The New York Public Library

The New York Public Library sits majestically at the corner of 42nd Street and Fifth Avenue. Honestly, I did not know that this was going to be on my Fifth Avenue walk, which only reinforces the importance of my "walk every street" mission. I forgot to take exterior photographs (duh). The interior shots were difficult to manage in low light, but I did my best and had to forgo any detail shots.

The NYPL had its official dedication ceremony in 1911 - sixteen years after the first document was signed in agreement to build the library by its founders. It was not the first library in NYC, but the two branches before it were struggling with funding and did not offer a circulating collection of books. The library as it stands today was devised as the first public library for both research and circulation.

The total cost to build was approximately $9 million at the time. Between 30,000 and 50,000 visitors streamed through the building the first day it was open. Today, The NYPL is visited and used annually by more than 15 million people. There are 1.86 million cardholders. The branch system has grown to include 87 libraries, with collections totaling 6.6 million items!

This particular location and collection is still publicly accessible, but for research purposes only and offers no circulating books. It has reading rooms, exhibition spaces, a library shop and guided tours [floorplan]. I walked through two exhibits: Between Collaboration and Resistance: French Literary Life Under Nazi Occupation and 1969: The Year of Gay Liberation. I was allowed to take photographs in the latter. An excerpt from the exhibit:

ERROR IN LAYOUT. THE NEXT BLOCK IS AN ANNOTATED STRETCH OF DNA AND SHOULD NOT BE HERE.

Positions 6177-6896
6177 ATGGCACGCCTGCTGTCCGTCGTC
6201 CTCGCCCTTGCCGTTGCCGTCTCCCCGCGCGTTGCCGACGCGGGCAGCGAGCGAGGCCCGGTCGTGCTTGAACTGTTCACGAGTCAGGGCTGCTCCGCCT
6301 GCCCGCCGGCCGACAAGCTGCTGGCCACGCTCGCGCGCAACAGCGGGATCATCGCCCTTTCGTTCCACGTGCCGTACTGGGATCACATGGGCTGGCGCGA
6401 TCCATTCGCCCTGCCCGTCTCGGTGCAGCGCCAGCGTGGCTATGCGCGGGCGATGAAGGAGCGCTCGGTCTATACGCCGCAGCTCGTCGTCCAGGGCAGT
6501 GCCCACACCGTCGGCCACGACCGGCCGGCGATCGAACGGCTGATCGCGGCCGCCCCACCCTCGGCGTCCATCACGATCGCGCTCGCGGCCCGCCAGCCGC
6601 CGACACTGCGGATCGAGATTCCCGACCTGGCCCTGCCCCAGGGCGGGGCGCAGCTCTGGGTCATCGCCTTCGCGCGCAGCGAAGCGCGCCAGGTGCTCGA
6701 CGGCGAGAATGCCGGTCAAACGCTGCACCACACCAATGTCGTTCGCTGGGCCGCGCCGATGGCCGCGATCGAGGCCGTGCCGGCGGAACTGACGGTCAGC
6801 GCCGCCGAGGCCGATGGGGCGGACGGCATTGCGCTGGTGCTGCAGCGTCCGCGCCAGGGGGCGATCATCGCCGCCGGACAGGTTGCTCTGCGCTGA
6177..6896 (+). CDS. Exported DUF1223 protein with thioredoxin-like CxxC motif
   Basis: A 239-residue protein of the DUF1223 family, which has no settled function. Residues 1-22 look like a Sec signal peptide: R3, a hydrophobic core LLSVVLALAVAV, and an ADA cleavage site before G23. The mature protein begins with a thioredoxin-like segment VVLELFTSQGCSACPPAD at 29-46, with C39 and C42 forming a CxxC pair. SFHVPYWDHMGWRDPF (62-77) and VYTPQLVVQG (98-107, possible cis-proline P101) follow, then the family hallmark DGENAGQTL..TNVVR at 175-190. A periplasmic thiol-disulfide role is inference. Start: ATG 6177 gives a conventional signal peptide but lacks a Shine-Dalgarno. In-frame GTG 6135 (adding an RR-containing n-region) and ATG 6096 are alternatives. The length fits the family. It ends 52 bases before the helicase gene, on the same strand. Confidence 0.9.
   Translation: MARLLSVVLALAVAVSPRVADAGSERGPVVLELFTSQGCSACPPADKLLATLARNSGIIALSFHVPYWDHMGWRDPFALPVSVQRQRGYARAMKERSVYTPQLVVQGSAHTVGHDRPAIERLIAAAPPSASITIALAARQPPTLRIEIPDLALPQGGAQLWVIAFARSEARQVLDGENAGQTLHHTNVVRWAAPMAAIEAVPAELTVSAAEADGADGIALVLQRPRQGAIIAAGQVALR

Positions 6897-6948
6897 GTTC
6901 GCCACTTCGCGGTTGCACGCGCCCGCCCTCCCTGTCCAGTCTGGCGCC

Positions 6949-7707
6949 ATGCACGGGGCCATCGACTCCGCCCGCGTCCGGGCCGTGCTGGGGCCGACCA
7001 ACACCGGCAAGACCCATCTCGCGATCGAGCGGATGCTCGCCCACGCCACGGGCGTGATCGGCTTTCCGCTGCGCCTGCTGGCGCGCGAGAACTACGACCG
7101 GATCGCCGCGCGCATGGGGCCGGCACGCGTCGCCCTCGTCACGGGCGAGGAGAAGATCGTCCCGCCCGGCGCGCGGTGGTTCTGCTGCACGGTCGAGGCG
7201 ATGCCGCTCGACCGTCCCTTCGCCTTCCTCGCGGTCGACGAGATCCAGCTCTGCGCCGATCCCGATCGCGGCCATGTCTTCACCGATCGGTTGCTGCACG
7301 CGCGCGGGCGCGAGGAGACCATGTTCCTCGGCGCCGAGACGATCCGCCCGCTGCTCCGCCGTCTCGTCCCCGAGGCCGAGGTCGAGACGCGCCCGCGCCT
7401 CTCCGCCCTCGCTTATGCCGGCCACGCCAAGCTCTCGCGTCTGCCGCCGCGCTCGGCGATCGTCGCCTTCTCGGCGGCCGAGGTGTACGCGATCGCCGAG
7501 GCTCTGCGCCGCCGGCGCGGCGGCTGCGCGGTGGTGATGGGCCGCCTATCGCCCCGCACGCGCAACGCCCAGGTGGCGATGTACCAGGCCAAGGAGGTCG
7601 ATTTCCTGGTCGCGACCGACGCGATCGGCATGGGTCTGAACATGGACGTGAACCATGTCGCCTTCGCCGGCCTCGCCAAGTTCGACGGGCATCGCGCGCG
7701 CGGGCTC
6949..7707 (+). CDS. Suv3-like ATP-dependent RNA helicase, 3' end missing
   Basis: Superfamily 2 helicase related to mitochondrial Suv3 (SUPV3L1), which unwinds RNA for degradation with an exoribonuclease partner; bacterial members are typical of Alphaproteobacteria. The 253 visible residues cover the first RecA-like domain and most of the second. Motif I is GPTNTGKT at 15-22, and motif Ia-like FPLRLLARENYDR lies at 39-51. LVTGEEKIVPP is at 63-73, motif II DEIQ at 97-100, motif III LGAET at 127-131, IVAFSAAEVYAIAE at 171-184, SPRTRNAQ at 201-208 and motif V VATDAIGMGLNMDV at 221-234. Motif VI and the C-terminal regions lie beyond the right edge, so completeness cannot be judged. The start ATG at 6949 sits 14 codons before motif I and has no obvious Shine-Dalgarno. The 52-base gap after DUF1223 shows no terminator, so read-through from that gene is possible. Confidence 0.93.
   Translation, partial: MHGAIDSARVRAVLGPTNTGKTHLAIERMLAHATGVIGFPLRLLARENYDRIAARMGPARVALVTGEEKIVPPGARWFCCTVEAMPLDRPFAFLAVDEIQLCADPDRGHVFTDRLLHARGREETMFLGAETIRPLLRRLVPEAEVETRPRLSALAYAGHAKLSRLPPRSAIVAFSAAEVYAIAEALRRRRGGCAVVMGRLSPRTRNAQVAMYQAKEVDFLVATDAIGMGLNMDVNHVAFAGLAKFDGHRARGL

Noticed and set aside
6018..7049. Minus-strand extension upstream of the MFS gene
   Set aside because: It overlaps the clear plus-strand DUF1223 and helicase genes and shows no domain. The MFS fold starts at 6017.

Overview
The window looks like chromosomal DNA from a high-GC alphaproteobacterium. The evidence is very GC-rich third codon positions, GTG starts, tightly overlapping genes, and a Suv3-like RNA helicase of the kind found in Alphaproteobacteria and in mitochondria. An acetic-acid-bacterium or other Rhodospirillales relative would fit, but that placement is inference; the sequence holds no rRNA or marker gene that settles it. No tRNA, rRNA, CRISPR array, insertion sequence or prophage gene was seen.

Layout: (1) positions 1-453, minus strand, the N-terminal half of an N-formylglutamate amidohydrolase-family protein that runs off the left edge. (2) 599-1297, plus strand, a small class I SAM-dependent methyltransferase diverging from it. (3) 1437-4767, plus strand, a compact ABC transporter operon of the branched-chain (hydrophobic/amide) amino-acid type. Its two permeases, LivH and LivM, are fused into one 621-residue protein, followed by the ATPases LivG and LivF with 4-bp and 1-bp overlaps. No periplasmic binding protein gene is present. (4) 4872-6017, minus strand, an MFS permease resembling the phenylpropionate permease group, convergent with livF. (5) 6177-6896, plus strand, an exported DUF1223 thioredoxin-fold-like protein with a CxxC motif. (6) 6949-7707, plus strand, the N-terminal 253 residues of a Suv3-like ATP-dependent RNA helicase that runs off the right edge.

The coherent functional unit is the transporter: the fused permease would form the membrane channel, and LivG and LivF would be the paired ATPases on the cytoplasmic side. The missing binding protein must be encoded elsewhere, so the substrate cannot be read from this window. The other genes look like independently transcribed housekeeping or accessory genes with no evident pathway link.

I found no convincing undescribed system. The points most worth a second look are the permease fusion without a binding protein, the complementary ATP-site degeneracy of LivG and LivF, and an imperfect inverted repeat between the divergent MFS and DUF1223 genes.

"The year 1969 was a flashpoint in the history of LGBT civil rights struggles, marking a paradigmatic shift in the ways that gays and lesbians saw themselves and fought for their full inclusion within American society. In the wake of the Stonewall Riots on June 28 of that year, gays and lesbians in New York City radicalized in an unprecedented way, founding activist groups—Gay Liberation Front, the Radicalesbians, Gay Activists Alliance, and Street Transvestites Action Revolutionaries—that created a new vision: Gay Liberation."

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